Studies in cyber shopping: MarkMonitor Shopping Report

This year's Cyber Monday may be merely part of a cyber shopping season -- for the first time over half of American consumers shopped online during the holiday weekend -- but one thing hasn't changed: the counterfeiting conundrum we might call "cyber shrinkage." 

According to an eye-opening new report from online brand protection firm MarkMonitor, one in five online bargain hunters lands on sites selling fakes instead of legitimate discounted merchandise.  These aren't the shoppers deliberately looking for counterfeits or "replicas," mind you -- these are shoppers using search terms like "discount," "clearance," and "outlet."  It turns out that honest bargain hunters are demographically almost identical to their counterfeit-seeking cousins in terms of education and household income, but there are 20 times as many of them.  That adds up to a lot of otherwise savvy sale shoppers diverted to sites selling counterfeits.  Even worse news for brand owners: sites selling fakes are sticky.  Shoppers stayed longer and were more likely to place counterfeits in their shopping carts, potentially believing that they'd simply found discount deals.

Mole.jpgThe silver lining in the MarkMonitor report, prepared in collaboration with Nielsen and including both U.S. and European data, is a wealth of information about consumer behavior.  The research project started with an insight of simple brilliance, namely that the methods used in search-and-destroy missions aimed at shutting down counterfeit websites could also be employed to elicit information and develop constructive brand strategies.  Trademark lawyers regularly describe their work in terms of the arcade game Whac-a-Mole -- counterfeit sites pop up, intellectual property owners smack them down, the fakes pop up again elsewhere.  The end result?  A lot of whacked moles -- or counterfeiters, as the case may be.  But to extend the analogy, why not take that data and make a moleskin coat?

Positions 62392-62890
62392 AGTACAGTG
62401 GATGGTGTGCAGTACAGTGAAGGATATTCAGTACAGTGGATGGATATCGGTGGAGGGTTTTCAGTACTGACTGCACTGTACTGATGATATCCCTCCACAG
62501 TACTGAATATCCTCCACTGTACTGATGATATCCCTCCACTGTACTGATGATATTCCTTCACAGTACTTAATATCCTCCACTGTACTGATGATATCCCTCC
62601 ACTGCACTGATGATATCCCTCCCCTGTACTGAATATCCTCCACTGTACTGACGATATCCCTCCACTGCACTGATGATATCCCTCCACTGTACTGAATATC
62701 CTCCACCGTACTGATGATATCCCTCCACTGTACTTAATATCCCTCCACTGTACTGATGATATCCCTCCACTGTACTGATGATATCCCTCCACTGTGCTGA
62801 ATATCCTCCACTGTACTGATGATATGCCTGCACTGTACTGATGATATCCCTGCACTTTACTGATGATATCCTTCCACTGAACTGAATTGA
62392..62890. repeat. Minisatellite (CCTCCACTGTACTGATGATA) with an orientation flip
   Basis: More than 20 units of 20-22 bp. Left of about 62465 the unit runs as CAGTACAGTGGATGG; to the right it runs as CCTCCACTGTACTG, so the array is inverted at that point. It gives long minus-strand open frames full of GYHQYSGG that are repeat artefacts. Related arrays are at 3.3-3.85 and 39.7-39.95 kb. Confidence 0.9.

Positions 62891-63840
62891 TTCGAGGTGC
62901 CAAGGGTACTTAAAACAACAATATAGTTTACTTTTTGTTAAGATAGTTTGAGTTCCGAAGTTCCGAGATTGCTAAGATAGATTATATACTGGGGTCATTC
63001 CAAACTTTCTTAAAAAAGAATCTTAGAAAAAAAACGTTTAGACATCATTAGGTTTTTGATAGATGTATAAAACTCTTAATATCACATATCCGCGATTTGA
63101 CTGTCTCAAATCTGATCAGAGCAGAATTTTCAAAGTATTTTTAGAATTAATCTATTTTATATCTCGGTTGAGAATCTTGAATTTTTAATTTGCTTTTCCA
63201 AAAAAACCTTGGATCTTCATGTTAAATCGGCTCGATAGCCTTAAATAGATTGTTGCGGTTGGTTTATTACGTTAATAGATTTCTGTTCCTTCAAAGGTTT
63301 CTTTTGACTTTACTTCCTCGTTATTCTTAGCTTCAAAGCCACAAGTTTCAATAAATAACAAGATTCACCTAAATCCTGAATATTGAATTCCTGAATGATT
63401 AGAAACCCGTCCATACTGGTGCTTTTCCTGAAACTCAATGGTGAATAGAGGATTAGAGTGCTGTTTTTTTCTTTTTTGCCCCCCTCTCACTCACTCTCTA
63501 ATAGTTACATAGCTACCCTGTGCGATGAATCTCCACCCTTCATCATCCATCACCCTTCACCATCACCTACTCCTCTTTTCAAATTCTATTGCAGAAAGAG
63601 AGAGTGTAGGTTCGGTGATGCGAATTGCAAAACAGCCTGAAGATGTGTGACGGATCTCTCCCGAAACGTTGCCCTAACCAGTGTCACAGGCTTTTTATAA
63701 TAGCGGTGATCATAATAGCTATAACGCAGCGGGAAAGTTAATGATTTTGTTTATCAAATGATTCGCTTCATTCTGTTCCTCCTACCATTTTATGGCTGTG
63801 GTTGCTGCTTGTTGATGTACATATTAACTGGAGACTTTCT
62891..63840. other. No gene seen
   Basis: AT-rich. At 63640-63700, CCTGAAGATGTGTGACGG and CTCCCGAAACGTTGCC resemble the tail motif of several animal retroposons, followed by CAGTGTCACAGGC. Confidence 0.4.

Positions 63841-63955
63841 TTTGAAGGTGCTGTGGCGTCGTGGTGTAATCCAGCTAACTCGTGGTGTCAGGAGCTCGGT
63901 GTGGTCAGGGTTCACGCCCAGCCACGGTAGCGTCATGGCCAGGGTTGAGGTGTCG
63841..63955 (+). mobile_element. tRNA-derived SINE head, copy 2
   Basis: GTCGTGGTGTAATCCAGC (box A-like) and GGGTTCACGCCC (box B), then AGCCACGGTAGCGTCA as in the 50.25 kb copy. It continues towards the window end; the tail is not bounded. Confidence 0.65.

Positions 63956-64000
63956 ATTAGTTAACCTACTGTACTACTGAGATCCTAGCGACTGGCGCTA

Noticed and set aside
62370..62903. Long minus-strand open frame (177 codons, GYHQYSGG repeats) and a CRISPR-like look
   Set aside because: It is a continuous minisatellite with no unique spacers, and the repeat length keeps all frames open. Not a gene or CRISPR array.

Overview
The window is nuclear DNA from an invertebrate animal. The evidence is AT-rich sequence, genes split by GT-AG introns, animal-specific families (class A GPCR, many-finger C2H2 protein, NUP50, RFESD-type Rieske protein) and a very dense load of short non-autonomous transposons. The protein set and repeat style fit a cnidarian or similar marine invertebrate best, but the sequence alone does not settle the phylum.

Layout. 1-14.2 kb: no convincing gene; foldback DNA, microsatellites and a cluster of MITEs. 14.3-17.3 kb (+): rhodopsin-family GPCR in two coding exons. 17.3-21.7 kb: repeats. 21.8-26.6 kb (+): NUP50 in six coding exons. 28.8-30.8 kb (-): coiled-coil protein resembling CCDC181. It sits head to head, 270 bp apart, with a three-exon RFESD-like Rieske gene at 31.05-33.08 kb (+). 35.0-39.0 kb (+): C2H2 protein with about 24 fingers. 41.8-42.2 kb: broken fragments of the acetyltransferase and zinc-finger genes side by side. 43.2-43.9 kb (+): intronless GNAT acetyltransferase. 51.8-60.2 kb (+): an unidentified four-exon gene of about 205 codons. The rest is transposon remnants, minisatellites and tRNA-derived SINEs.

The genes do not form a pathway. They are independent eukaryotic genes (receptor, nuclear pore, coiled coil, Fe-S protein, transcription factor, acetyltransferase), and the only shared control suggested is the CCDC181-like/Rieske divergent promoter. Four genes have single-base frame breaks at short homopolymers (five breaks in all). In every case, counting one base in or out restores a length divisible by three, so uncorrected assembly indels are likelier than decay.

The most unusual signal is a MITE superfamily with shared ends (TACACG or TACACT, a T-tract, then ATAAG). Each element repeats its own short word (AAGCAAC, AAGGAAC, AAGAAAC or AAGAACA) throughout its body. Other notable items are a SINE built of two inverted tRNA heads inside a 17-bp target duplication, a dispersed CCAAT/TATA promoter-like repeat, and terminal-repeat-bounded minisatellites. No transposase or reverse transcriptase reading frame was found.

Among the report's general recommendations is the suggestion that brands -- including luxury labels that don't engage in online sales -- buy terms like "discount" in order to direct search traffic and educate consumers.  The report also suggests purchasing domain names with bargain-related terms before counterfeiters do.  A conversation with the MarkMonitor team indicates that the strategic potential of this data, and the more specific details available to individual companies, is even more extensive.  Knowledge that consumers in particular locations are searching for deals on specific brands or product categories (footwear turns out to be a universal favorite) can inform plans for a diffusion line, a partnership with a flash sale site, or the establishment of an outlet.  After all, with the increasing popularity and sophistication of online bargain shopping, it doesn't pay to let counterfeit sites steal away one in five potential customers.

(Note:  No actual moles were harmed in the preparation of the MarkMonitor Shopping Report.  But mammals engaged in underground counterfeiting activities may be another story.)